If you want to read about love and marriage you've got to buy two separate books. ~ Alan King
Popular wisdom suggests that intensely passionate love is a rare phenomenon in long-term partnerships. The assumption is that passion peaks in the early stages of a relationship and then fades over time. In a recent study, however, researchers found that intense love for a partner (even after 30 years or more together) may not be as rare as people assume.
In two samples of married individuals in the U.S., researchers asked people a series of questions about their relationship including how intensely they love their partner. Contrary to expectations, in response to the question “how in love are you with your partner?” the most frequent response was “very intensely in love” (7 on a 7-point scale). In a national sample of married couples, 40% of wives and 35% of husbands married 30 years or more reported being very intensely in love with their partners. Things weren’t quite as positive in a sample of married couples from New York however, in which 19% of wives and 29% of husbands married 30 years or more reported being very intensely in love (the researchers attribute this difference between samples to the consistently lower levels of general happiness reported by people who live in Northeastern states).1
What was different about people who reported very intense love for their partners compared to those who didn’t? As you might expect, people who were intensely in love had more positive thoughts about their partners, thought about their partners more when separated from them, and had higher general life happiness. Also, in line with self-expansion theory as discussed here, here and here, people who were intensely in love reported engaging in more novel and exciting activities with their partners.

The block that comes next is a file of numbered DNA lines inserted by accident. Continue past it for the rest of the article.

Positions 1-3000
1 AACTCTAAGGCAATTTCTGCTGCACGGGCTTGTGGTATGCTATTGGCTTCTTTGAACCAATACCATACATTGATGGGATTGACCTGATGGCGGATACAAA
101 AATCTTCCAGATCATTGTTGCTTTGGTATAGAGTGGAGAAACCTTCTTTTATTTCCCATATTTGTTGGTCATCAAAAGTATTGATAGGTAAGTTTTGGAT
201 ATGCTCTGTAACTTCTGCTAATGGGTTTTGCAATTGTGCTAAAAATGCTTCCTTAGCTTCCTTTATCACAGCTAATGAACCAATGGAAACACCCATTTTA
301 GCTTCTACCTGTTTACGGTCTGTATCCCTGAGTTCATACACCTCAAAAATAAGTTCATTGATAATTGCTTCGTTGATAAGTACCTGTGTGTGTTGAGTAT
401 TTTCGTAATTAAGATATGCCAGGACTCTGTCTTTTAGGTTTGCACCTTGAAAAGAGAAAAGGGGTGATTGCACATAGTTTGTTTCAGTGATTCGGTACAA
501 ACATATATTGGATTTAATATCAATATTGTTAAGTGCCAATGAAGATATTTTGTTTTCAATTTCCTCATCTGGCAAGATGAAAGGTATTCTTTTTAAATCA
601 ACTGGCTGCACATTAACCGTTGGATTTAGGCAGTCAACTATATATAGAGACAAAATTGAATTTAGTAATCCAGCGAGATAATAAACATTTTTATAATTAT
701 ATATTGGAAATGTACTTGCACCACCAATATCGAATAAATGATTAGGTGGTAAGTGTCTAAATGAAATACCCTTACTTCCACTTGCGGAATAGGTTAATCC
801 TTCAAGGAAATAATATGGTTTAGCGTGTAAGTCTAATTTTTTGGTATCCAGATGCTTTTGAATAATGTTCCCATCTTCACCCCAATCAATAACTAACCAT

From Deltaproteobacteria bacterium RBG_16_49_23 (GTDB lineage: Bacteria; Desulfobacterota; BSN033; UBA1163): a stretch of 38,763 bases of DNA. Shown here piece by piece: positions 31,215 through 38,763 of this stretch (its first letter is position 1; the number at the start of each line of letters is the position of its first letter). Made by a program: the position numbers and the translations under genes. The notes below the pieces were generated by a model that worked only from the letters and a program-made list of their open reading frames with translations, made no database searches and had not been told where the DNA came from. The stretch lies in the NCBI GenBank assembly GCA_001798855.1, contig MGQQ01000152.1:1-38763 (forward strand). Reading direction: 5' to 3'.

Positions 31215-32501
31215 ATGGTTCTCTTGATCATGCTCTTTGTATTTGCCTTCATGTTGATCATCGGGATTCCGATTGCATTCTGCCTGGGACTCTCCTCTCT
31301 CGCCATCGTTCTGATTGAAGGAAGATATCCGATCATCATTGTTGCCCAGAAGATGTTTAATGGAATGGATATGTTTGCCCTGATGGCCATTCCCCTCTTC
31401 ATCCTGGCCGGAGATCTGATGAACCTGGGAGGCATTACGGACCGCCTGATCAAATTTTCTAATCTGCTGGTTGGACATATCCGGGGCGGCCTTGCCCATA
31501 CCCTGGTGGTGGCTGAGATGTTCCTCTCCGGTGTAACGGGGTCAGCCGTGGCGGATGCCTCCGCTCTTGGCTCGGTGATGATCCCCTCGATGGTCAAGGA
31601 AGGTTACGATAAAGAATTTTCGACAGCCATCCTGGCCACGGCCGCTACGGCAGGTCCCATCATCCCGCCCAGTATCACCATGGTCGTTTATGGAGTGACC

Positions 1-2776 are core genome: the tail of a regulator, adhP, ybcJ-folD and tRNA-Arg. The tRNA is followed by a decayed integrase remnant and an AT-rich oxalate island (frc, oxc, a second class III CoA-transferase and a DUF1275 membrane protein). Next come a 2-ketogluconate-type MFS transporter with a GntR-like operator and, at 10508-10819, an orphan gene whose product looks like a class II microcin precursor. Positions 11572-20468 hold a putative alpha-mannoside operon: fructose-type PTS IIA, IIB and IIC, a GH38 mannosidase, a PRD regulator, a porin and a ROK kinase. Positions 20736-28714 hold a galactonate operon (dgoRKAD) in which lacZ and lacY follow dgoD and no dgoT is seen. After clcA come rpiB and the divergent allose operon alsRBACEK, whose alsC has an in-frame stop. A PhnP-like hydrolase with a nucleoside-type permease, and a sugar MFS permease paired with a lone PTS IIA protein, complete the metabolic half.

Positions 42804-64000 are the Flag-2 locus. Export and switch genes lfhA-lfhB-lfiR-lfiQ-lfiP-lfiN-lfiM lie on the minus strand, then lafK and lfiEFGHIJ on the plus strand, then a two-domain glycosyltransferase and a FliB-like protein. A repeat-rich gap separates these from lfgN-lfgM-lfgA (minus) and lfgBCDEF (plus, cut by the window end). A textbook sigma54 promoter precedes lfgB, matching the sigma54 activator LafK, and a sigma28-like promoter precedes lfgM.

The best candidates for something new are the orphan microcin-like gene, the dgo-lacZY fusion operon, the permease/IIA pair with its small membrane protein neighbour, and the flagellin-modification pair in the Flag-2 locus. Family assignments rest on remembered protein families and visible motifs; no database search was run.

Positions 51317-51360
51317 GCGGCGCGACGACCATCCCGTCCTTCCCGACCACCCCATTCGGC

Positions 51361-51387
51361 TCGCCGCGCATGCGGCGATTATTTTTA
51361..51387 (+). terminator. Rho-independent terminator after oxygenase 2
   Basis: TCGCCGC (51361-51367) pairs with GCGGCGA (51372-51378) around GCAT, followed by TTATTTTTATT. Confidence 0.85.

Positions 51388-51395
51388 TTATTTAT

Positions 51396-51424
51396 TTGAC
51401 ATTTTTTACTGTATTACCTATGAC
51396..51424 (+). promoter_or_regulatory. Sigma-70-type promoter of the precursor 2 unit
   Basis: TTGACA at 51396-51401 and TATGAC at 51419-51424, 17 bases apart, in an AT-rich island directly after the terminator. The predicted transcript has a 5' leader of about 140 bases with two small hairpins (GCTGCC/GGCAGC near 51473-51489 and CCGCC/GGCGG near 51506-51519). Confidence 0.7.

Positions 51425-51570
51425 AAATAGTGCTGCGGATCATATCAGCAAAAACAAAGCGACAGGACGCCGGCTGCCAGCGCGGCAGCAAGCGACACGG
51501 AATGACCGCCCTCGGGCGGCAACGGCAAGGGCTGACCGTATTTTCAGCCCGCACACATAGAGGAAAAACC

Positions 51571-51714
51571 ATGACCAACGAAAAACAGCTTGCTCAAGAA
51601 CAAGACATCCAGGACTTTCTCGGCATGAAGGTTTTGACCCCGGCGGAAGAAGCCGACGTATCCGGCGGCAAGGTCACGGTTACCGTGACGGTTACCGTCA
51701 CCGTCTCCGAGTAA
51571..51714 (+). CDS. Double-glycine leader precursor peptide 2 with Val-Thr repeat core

Frequent affection, such as hugging, kissing, and holding hands, was also more common among those who reported intense love. As I discussed in a previous post, there is more to sexual satisfaction than how often a couple has sex. In this study, general levels of affection in the relationship were more important to the experience of intense love than was how often couples had sex. In fact, 9% of the sample reported no intercourse in the past month, but a quarter of these people still reported being very intensely in love with their partners. Of those who reported no affection in the last month (4% of the sample), none reported intense love. It is not clear from this study whether intense love leads to more affection or if more affection promotes intense love (likely this goes both ways).
Although marital satisfaction was closely associated with feelings of intense love, some people who reported low satisfaction still reported intense love for their partners. Interestingly, the association between physical desire and intense love was strongest for people who reported lower relationship satisfaction. This finding suggests that couples with issues that undermine marital satisfaction (e.g., disagreements about money, child rearing, division of household tasks) may still have a strong physical connection and intense love for each other.
In short, it seems that long-term love may not be as rare as popular wisdom suggests. If you want to learn about love and marriage, you may not need to buy two separate books after all.
1O’Leary, K. D., Acevedo, B. P., Aron, A., Huddy, L., & Mashek, D. (2012). Is long-term love more than a rare phenomenon? If so, what are it’s correlates? Social Psychological and Personality Science, 3, 241-249.
Dr. Amy Muise - Sex Musings | Science of Relationships articles | Website/CV
Dr. Muise’s research focuses on sexuality, including the role of sexual motives in maintaining sexual desire in long-term relationships, and sexual well-being. She also studies the relational effects of new media, such as how technology influences dating scripts and the experience of jealousy.